10 common reasons why teenagers fail their driving test
Learning to drive can be a very stressful affair - and that’s doubly so if you fail the test.
And of course whilst it’s commonly referred to the “driving test” it’s really not just one test, but two: the Driver Theory Test, and the Practical Driving Test.
Driving test angst victim is a label often applied to teenagers but, of course, in fact it applies equally to all newbie drivers, be they young or older.
All of the rules and tips below apply to new drivers of all ages.
So, you’ve applied for and got your provisional driving licence, you’ve got used to your awful photo (nearly as bad as your passport!), and you’re ready to roll.
What next? What can you do to increase your chances of success, and what are the most common reasons people fail their driving test, both the theory and the practical aspects.
Let’s split them up:
Driving Theory Test
In days gone by, the Driver Theory Test was little more than a flip sheet of road signs that the instructor randomly showed you at the end of your practical test.
Now, it’s much more difficult, and involves a trip to a computerised test centre where your phone and all potential note-taking devices and paper are taken from you.
So, what are the main reasons people fail – and what can be done to mitigate these?
1. Not being sorted beforehand: Arrive at the correct time (30 mins before), totally relaxed, and with the right paperwork (both parts of your provisional licence, your booking confirmation number, and ideally your whole confirmation letter)
2. Failing to practice: This is an intense, rapid-fire knowledge test. Practice, practice, practice is the mantra – there are lots of good CDs/DVDs and software available in shops and online. There is no excuse for not practising!
3. Lack of basic road knowledge: Learn the Highway Code, and your road signs, etc. Treat it as you would a school exam. No ifs or buts. Do the multiple choice practical test first and leave the hazard perception test to later.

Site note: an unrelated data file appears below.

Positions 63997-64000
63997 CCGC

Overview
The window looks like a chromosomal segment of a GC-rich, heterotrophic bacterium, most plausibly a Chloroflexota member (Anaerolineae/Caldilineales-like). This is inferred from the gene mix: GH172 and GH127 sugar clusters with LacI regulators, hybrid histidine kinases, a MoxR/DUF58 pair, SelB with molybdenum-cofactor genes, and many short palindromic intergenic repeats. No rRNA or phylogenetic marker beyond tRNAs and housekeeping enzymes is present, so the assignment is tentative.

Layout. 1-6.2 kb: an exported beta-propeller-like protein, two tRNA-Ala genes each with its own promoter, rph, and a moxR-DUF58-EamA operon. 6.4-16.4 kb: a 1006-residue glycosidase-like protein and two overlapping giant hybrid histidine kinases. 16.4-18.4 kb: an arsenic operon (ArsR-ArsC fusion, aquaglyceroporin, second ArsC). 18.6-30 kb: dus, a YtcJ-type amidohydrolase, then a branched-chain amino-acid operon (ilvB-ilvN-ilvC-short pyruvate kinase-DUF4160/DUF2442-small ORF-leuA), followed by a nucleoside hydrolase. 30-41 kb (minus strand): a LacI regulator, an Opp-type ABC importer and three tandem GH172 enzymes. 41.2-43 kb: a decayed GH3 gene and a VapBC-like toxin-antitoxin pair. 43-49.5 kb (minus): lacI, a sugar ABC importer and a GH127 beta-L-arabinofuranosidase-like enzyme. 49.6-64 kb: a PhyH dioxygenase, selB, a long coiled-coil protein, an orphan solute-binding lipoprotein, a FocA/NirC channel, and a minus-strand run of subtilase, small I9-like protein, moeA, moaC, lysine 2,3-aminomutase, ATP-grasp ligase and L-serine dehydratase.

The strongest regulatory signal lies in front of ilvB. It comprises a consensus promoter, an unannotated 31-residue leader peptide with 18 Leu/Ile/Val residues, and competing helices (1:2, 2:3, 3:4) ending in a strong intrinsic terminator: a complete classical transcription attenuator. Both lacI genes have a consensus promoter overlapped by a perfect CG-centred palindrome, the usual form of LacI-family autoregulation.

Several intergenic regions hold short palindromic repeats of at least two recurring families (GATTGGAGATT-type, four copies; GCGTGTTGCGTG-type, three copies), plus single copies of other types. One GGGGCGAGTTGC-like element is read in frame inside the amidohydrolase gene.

4. Leave enough time for review, then take a short break: If you do the practical first, make sure to leave some time to review your answers. Then take a quick break before the hazard test: calm, relax and get focused.
5. Lack of hazard recognition skills: You really must get your Driving Instructor to get you used to the idea of Advance Hazard perception – i.e. recognising potentially dangerous situations before they become acute. Be aware of when you need to reduce your speed, swerve or stop.
The Practical Test
This is how you behave on the road, in real time. Essentially, the examiner wants to see if you can drive safely and understand the complexity of driving and interacting with other road-users.
The main issues:
6. Arriving unprepared: As above, arrive early with the right paperwork (including your Theory test certificate) and glasses if needed. Know the Highway Code inside out.
7. Caught out by ‘Show me, Tell me”: Before you even begin, the examiner will ask you questions about vehicle safety. Make sure you’re prepared. Your instructor should have brought you through this.
8. Ignorance of the basics: keep hands at 3 and 9 o’clock, use mirrors frequently with every manoeuvre (remember MSM – Mirror, Signal, Manoeuvre), keep speed appropriate and NEVER go above a speed limit. Etc. etc. Practice the manoeuvres like reverse parking with your instructor. Memorise the list and make sure you can properly do them all.
9. Failing to do proper observations: At junctions, reversing, when confronted with pedestrians, cyclists and other vulnerable road users – always take proper time to observe appropriately. Cursory glances or half-glances are a no-no.
10. Not maintaining proper control of your vehicle: Use gears and speed properly. Whilst being in the wrong gear won’t fail you in its own right, not being able to judge the correct gear for the speed of the vehicle, and then not being able to match the appropriate speed, will. Your driving must be appropriate to road and traffic conditions. Coasting is a obviously big no-no (it’s dangerous).
Remember, stalling isn’t a disaster. Simply stay calm, restart the engine and, importantly, check and observe properly for hazards before setting off (when it’s safe to do so, of course).
Belfast Telegraph Digital